The Hajj attracts millions of Muslims every year who travel to the city of Mecca to perform this pilgrimage. Yet, to Kholoud Al-Ajarma’s knowledge no country-specific ethnographic study had been done on the topic so far. Therefore, she conducted research on how the Hajj affects the daily lives of Muslims, in order to understand more about the social, cultural, and economic issues in a Muslim country such as Morocco. On Thursday 10 September she will defend her thesis in order to receive the PhD degree in Comparative Study of Religion at the Faculty of Theology and Religious Studies.
Kholoud Al-Ajarma’s PhD project is part of a larger programme funded by NWO, which studies personal stories about modern Meccan pilgrimage or Hajj. The overarching question asked by both her and this larger project is how references to religiosity, social identification and self-identity reflect the ways in which the habitus of hajjis (pilgrims) is informed by various cultural discourses simultaneously. Kholoud conducted research on the ways in which Moroccan views on Hajj are negotiated in everyday social relations and micro-practices: ‘In Morocco, being a Hajji(a) comes with high religious status and until recently was generally associated with older people. Approaching pilgrimage from the perspective of “lived religion”, I studied the ways in which the Muslim pilgrimage to Mecca, the Hajj, is embedded in Moroccan society.’
She spent a total of 18 months in Morocco between the Summer of 2015 and the Winter of 2017, ‘I participated in the daily lives of Moroccan pilgrims across the full spectrum of life’s rich tapestry: I observed their actions, listened to their stories, and interacted with them in their homes, places of work and of leisure. I followed the pilgrimage application process and the preparations of pilgrims before embarking on their Hajj journey. I accompanied families to the airport as they paid farewell to departing pilgrims and as they welcomed them back upon their return. My conversations were many and varied on all of these aforementioned occasions, often discussing at length their experiences in Mecca and the rich ramifications of the pilgrimage.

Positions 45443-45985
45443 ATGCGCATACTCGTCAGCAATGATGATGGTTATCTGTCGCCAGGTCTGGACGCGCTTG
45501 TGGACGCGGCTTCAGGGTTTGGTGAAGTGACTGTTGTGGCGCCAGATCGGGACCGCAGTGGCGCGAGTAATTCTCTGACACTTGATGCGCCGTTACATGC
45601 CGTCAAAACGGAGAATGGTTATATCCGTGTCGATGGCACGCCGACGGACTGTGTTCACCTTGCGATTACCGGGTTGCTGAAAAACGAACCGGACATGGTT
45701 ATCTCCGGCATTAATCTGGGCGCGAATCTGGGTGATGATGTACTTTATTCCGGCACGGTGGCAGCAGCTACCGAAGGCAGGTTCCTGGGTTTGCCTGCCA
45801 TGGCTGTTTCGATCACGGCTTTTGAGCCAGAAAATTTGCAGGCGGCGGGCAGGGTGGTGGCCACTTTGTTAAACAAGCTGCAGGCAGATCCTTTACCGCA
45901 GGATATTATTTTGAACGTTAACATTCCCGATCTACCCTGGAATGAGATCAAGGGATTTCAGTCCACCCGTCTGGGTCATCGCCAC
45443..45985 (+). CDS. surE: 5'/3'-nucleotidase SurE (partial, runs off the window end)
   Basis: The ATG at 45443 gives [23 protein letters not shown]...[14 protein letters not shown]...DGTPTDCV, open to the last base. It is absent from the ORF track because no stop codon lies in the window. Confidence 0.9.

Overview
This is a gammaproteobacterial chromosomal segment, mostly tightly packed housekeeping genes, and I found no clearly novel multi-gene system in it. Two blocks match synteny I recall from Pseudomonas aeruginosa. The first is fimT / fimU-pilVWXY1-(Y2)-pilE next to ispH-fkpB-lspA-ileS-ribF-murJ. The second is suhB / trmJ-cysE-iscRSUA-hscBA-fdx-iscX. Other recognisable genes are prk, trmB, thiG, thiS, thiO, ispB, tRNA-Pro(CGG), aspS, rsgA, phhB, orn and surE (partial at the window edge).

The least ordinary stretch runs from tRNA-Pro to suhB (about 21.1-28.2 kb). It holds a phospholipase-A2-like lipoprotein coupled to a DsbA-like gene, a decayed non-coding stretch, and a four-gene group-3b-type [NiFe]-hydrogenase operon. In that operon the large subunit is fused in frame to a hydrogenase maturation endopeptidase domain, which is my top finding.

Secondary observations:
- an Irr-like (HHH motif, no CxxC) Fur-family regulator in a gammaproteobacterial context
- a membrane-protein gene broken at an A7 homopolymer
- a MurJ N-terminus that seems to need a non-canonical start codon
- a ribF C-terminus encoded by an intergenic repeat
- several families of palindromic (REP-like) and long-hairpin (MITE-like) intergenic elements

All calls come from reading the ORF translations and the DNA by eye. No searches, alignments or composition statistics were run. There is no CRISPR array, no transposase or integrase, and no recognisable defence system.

The red thread that runs through my thesis is the argument that – although the Hajj is performed in a place far away from Morocco, taking Moroccans out of their daily life worlds – the practices, experiences and the meanings that they attach to Hajj are shaped by their life and world in Morocco, and in turn go on to shape, their life and world upon return.’
Kholoud Al-Ajarma is from Palestine and obtained her first MA degree in Peace Studies and Conflict Resolution from Coventry University (UK). After that she completed a Research Master in Anthropology and Development Studies at the University of Bergen (Norway). She chose Groningen to do her PhD project: ‘The University of Groningen is well known for its academic record and its Theology department is renowned for its programmes. I was also interested in working with Professor Marjo Buitelaar, who is an expert on the Anthropology of Islam and I wanted to be mentored by her in order to develop as a researcher in the fields of Anthropology and Islam,’ Kholoud explains.
‘I would like to continue working in research and teaching. During my PhD studies I was privileged to get the opportunity to teach at the Faculty of Theology and Religious Studies along with my PhD research which I enjoyed very much. I would like to have a similar work field that will allow me to do ethnographic research and at the same time contribute to the academic field of anthropology by teaching, publishing, and developing research projects on subjects that raise awareness of Muslim-majority countries specifically, and more religious and anthropological topics in general.’ Kholoud Al-Ajarma tells us she is currently applying for jobs including postdocs so we wish her the best of luck in regard to her future plans, as well as to her upcoming promotion ceremony!
On 10 September, Kholoud Al-Ajarma will defend her dissertation ‘Mecca in Morocco: Negotiating the Meanings of Hajj in Everyday Life’ in order to receive the doctoral degree in Comparative Study of Religion. This will be done in the presence of her promoter Prof. Marjo Buitelaar, Professor of Contemporary Islam, and copromoter Dr Clare Wilde, former Rosalind Franklin Fellow and Assistant Professor (tenure track) of Islamic Origins at the Faculty of Theology and Religious Studies of the University of Groningen. The digital PhD ceremony can be followed via the livestream below.
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